And Carol Meschkow, Nassau County Project Coordinator-Tobacco Action Coalition of Long Island, told the Record that this new law will “empower” store owners and residents to ask someone to stop smoking on the sidewalk since it is now against the law.
A strong supporter of the village’s no-smoking ban from the start, Ms. Meschkow stated: “As there is no safe level of second-hand smoke, it is incumbent on our municipal leaders to take pro-active measures on behalf of their residents’ health and welfare. Sadly, smoking is responsible for the loss of over 25,000 New Yorkers annually, with 21,000 children under the age of 18 becoming daily smokers. It’s a proven fact that reducing tobacco use is an effective investment in New York’s future, and our next generation. Therefore, I applaud Mayor Kreitzman and the Great Neck Village trustees for their foresight and work as trailblazers. The precedent they have established in crafting policy to ban smoking on public sidewalks in the commercial district has raised the bar in this area, and will surely have a broad reaching positive impact, not only as a benchmark for other municipalities to follow, but most importantly they have placed their village in the forefront in the battle to reduce youth initiation to the number one preventable cause of death.”
The Great Neck Park District is also supportive of no-smoking bans. Park Board Chairman Ivar Segalowitz told the Record that “anything that improves the health of the community, I’m in favor.” The park district bans smoking in specific locations, including all playgrounds and indoor facilities, all of the Parkwood complex (tennis center, pool and rink, parking areas), all of Great Neck House (including the parking lot), and all of Steppingstone Park (including the parking lot). Mr. Segalowitz also said that the park district is now talking of new, improved no-smoking signs. Park Commissioner Robert Lincoln added that the park district “may consider additional restrictions in the future.”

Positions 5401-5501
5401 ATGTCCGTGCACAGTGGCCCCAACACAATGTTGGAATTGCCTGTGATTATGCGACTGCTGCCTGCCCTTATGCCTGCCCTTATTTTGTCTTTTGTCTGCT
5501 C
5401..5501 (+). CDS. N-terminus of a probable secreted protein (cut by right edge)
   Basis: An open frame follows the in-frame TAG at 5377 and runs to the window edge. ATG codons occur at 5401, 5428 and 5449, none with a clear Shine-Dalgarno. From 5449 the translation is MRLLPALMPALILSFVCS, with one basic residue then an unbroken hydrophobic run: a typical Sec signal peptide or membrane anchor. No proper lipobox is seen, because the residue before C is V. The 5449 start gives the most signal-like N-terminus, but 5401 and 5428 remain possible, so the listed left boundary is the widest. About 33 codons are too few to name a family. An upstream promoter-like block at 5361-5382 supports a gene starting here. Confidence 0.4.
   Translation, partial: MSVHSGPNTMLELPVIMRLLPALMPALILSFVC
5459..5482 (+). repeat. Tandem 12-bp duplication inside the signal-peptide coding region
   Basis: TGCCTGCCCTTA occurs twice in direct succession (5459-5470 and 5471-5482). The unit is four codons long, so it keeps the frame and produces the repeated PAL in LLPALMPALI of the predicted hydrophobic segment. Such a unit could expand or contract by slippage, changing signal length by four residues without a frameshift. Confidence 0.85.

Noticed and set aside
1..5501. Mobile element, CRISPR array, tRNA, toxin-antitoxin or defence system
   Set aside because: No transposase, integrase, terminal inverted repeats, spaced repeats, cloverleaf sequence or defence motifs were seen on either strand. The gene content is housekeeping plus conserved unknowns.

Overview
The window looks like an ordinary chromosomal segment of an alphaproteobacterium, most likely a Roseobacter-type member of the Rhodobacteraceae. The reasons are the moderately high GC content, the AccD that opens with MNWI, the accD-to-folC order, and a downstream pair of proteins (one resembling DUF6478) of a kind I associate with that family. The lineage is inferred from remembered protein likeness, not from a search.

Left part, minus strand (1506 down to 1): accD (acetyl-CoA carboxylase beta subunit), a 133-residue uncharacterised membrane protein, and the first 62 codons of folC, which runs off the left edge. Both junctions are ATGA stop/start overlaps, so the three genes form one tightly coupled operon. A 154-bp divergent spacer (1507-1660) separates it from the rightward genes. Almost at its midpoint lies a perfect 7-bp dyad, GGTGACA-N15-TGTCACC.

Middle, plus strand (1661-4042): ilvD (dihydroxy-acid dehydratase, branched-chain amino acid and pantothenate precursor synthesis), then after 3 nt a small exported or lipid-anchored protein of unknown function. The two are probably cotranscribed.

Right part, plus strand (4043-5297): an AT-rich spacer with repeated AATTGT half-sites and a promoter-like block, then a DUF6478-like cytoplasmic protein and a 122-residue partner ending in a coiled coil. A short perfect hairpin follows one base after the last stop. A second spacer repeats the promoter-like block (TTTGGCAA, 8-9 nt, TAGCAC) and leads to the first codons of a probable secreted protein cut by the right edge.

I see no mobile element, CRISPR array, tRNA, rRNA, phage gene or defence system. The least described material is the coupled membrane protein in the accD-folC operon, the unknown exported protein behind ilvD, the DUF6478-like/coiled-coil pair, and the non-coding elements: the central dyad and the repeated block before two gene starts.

Prior to this new law, Local Law #1 of 2011, the Village of Great Neck banned smoking in and within 50 feet of municipal buildings, in municipal vehicles and in the village‘s Strathmore Eco-Park.
City officials in Berkley were the first to expand their no-smoking ordinance to its sidewalks throughout its business district. This smoking ordinance has also been under consideration in New York City.
As the new no-smoking law takes effect in the Old Village, it is the hope of the mayor and the board of trustee members that pedestrians will willingly obey the law.
And, despite some controversy, Mayor Kreitzman told the Record that he is pleased with his decision: “Just days before we adopted this no-smoking ban I was coming out of a children’s shoe store, carrying my almost-two-year-old grandson. Someone was smoking in front of the store and he blew smoke in our faces. I looked at my little grandson who coughed, and, trying to wave away the smoke, said to myself ‘You’re doing the right thing.’”
Mayor Kreitzman is hopeful that others will follow the example of his village. “It would be great to see other municipalities follow in our footsteps.”